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Consumer clothing inventory management

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dc.contributor.advisor Burns, Leslie D.
dc.creator Cluver, Brigitte Gaal
dc.date.accessioned 2008-10-13T15:40:53Z
dc.date.available 2008-10-13T15:40:53Z
dc.date.copyright 2008-09-12
dc.date.issued 2008-09-12
dc.identifier.uri http://hdl.handle.net/1957/9507
dc.description Graduation date: 2009 en_US
dc.description.abstract The primary objective of the present research, which investigated consumer behavior regarding the storage of clothing items no longer worn, was to develop a model that describes and explains the process of consumer clothing inventory management. Data were collected via in-depth interviews of twenty-two adult female and male informants. Guided by a moderately structured interview guide, informants displayed and discussed clothing items they wear and clothing items they no longer wear. For items they wear, informants explained how they feel while wearing them, as well as why they might stop wearing them and what they might do with the items. For items they no longer wear, but still have, informants explained how they felt while wearing the items, why they stopped wearing the items, why they still have the items, and how they would feel if the items disappeared. For items they no longer have, they explained how they felt while wearing the items, why they stopped wearing the items, how they disposed of the items, and how they felt about their disposal decisions. Data show that consumers’ clothing inventories can be categorized accordingly: active, permanent inactive, temporary inactive, invisible inactive, and transitional inactive. Within permanent inactive inventories were items that informants believed they would never dispose; such items often symbolized various connections and/or held hedonic value. Within temporary inactive inventories were items that informants believed they would eventually dispose; such items were often stored because informants were waiting to find future opportunities to use the items or the best disposal outlets. Occasionally, clothing items were invisible to informants, made so either unintentionally or intentionally. Clothing items within transitional inactive inventories were those items that informants had taken psychological and behavioral steps towards disposing of, yet still retained possession. Data collected were used to develop a Consumer Clothing Inventory Management Model. The model explains what causes consumers to store versus dispose of inactive clothing items and provides direction regarding the identification of ways to encourage consumers to pass inactive items on to others who can use them. en_US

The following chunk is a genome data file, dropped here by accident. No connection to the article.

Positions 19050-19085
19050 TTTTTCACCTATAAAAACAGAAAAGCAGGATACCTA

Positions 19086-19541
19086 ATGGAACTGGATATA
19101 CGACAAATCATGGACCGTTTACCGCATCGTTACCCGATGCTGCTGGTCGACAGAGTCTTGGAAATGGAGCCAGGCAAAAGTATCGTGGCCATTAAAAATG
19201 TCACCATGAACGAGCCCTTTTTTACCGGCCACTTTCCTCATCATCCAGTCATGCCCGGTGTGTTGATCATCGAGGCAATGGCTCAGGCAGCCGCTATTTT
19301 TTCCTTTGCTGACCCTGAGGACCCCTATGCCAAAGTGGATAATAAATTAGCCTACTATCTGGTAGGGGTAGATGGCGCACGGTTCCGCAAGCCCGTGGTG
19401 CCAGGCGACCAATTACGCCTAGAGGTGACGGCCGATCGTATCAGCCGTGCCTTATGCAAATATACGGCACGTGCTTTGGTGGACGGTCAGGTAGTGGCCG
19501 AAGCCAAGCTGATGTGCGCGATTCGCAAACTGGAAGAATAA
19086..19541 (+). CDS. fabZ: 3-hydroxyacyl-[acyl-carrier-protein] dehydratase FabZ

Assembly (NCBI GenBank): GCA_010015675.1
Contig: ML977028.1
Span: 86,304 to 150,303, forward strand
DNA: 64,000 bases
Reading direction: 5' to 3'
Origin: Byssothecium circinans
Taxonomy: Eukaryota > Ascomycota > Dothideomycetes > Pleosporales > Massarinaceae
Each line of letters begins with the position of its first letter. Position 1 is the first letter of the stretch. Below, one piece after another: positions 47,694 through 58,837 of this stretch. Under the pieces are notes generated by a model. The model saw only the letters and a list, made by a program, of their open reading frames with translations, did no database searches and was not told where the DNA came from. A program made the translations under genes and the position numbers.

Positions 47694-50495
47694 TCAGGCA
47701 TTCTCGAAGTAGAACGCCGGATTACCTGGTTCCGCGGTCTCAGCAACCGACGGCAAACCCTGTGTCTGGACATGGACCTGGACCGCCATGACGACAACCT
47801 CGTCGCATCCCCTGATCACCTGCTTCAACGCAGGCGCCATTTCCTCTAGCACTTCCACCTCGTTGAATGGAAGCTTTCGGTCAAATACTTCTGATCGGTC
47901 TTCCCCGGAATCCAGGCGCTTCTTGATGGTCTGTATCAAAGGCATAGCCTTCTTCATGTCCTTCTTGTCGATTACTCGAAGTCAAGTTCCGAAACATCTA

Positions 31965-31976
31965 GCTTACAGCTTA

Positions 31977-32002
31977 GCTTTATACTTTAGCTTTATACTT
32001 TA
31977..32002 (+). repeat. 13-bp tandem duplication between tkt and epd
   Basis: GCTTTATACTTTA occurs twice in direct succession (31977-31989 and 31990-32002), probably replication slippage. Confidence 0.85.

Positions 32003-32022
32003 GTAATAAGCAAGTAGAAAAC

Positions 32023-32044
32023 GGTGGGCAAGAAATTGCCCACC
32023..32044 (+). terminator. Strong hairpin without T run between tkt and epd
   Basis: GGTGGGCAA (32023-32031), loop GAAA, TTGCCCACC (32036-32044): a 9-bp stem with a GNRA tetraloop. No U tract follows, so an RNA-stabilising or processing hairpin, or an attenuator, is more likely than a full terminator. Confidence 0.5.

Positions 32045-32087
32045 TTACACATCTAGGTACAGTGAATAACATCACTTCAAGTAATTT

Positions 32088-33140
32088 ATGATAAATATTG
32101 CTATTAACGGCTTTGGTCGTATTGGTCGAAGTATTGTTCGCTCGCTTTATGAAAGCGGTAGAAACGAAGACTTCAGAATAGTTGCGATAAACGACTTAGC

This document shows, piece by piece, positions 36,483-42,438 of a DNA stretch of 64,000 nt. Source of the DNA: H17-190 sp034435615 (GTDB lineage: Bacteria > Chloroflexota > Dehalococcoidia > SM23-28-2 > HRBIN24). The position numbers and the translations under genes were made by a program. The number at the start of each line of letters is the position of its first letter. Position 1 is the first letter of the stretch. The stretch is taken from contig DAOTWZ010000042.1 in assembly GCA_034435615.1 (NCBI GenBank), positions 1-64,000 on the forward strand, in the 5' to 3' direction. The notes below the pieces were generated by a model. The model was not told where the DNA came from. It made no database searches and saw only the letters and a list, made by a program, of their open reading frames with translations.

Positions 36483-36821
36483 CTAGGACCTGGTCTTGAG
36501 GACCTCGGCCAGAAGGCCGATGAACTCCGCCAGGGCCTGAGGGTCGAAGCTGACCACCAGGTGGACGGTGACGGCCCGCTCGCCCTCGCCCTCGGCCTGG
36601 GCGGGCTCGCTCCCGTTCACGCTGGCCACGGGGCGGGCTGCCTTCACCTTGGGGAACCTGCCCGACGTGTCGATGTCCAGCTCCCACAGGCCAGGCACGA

dc.language.iso en_US en_US
dc.subject clothing disposal en_US
dc.subject clothing storage en_US
dc.subject clothing divestment en_US
dc.subject clothing disposition en_US
dc.subject inactive clothing en_US
dc.subject clothing inventory en_US
dc.subject.lcsh Clothing and dress -- Psychological aspects en_US
dc.subject.lcsh Clothing and dress -- Inventories en_US
dc.title Consumer clothing inventory management en_US
dc.type Thesis en_US
dc.degree.name Doctor of Philosophy (Ph. D.) in Design and Human Environment en_US
dc.degree.level Doctoral en_US
dc.degree.discipline Health and Human Sciences en_US
dc.degree.grantor Oregon State University en_US
dc.contributor.committeemember Mc Alexander, James H.
dc.contributor.committeemember Koenig, Harold F.
dc.contributor.committeemember Chen, Hsiou-Lien
dc.contributor.committeemember Mc Cubbin, Jeffrey A.


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